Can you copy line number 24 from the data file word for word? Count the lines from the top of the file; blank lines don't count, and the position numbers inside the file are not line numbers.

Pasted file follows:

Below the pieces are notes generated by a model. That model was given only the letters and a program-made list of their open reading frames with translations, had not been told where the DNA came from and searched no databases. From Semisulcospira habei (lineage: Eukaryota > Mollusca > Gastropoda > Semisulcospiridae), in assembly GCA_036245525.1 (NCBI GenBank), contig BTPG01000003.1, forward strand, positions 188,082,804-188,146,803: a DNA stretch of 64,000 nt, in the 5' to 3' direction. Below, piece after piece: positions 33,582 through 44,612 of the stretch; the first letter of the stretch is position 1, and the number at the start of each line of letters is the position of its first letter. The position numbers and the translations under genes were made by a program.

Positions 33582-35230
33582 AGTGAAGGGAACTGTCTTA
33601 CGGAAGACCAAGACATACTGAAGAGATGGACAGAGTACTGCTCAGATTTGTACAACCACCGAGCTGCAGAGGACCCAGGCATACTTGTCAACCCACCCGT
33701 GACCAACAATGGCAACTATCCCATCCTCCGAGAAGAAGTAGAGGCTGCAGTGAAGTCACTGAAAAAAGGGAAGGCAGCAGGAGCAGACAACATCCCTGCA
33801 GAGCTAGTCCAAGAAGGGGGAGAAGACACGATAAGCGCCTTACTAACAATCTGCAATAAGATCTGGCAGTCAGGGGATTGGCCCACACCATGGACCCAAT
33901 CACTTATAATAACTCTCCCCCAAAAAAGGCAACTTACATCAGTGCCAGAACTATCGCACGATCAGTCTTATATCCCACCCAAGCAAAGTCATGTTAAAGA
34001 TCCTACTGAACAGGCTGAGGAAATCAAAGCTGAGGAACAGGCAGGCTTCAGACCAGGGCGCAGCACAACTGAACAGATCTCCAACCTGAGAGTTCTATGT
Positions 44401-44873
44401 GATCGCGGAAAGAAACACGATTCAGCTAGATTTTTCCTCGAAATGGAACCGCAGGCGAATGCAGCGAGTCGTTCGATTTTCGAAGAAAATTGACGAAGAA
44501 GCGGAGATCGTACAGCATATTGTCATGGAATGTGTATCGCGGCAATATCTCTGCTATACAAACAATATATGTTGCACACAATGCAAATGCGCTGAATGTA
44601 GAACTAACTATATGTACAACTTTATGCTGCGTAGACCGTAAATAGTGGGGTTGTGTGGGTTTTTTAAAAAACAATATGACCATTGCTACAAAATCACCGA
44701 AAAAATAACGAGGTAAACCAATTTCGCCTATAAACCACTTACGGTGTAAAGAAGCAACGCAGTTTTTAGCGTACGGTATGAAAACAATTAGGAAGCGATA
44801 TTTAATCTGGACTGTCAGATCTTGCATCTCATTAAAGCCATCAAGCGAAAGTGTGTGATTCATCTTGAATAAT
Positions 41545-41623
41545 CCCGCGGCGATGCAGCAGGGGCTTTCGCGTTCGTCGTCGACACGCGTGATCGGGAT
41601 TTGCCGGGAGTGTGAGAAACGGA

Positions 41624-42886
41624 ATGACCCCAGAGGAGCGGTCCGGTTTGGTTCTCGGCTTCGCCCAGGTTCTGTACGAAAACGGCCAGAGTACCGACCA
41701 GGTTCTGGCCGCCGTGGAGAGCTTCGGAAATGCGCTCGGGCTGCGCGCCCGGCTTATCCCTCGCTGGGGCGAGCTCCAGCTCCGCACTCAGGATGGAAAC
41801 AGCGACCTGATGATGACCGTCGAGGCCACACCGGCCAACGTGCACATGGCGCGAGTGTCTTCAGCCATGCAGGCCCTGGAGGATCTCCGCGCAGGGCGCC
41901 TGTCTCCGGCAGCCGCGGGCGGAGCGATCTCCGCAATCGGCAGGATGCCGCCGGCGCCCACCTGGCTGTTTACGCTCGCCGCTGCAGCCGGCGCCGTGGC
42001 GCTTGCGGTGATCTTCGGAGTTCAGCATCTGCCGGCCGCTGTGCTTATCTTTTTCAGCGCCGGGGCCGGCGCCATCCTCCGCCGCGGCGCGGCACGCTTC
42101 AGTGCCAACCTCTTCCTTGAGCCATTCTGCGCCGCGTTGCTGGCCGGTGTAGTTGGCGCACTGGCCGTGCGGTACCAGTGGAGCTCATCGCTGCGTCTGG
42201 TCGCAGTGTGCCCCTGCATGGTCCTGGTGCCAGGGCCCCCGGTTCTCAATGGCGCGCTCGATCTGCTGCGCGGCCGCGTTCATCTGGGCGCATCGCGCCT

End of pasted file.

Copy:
42101 AGTGCCAACCTCTTCCTTGAGCCATTCTGCGCCGCGTTGCTGGCCGGTGTAGTTGGCGCACTGGCCGTGCGGTACCAGTGGAGCTCATCGCTGCGTCTGG